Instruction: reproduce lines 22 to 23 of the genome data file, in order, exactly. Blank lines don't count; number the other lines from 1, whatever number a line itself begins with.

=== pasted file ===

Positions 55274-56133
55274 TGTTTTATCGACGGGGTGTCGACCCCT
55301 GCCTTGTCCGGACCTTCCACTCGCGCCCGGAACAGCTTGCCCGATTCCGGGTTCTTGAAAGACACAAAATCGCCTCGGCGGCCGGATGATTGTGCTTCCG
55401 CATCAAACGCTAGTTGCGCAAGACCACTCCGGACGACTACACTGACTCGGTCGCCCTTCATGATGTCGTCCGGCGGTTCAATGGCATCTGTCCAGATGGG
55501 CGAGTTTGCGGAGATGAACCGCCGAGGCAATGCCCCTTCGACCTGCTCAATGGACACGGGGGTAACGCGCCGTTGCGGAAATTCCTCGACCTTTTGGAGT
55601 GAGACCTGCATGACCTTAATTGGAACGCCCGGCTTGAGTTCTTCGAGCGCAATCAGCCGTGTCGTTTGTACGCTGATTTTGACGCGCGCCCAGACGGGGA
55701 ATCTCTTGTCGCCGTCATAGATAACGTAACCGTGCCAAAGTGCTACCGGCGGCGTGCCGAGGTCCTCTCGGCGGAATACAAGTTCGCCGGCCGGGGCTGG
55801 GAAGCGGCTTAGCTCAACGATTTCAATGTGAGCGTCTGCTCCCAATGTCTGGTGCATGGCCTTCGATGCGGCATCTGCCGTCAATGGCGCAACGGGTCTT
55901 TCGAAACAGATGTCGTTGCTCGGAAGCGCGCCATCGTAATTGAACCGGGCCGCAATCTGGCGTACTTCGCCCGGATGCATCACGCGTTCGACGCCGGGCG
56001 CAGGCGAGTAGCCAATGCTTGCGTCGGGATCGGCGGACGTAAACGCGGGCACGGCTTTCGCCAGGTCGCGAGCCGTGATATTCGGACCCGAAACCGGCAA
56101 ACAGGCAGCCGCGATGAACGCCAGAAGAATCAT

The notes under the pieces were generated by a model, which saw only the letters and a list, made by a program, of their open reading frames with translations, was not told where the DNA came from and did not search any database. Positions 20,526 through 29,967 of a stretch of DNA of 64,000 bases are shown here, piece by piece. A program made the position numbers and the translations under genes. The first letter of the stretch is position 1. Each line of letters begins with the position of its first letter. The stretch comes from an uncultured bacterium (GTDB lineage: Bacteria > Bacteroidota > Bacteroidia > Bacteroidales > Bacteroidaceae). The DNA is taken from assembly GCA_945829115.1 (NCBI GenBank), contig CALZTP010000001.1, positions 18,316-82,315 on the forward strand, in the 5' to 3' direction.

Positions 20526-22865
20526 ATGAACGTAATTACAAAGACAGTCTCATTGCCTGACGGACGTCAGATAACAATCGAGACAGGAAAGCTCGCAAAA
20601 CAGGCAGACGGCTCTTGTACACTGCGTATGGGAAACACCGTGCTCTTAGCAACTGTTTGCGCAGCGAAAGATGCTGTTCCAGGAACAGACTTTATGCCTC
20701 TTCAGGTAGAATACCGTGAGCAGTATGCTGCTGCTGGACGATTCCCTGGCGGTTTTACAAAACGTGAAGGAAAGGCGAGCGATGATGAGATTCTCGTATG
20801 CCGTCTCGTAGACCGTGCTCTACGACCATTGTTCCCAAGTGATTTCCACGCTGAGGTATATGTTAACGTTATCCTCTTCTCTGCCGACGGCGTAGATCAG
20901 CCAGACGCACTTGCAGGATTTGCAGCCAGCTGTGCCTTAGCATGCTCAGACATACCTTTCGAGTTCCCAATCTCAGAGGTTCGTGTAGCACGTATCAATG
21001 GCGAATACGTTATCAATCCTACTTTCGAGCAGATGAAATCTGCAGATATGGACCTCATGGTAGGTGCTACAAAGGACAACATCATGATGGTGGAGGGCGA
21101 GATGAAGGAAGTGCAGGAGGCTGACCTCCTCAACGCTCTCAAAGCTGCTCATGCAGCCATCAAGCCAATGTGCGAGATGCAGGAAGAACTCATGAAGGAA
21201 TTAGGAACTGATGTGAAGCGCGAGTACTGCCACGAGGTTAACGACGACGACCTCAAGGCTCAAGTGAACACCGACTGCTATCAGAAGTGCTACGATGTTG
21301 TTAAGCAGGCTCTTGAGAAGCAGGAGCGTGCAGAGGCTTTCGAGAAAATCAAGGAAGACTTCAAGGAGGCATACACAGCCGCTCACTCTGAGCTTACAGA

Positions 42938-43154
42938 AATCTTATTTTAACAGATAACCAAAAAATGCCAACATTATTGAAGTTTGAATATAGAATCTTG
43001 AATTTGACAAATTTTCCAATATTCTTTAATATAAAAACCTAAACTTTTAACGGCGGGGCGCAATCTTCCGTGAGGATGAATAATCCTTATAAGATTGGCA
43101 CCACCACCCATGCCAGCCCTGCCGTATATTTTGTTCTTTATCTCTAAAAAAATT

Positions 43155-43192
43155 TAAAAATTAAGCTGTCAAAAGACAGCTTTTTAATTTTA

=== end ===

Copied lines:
21301 TTAAGCAGGCTCTTGAGAAGCAGGAGCGTGCAGAGGCTTTCGAGAAAATCAAGGAAGACTTCAAGGAGGCATACACAGCCGCTCACTCTGAGCTTACAGA

Positions 42938-43154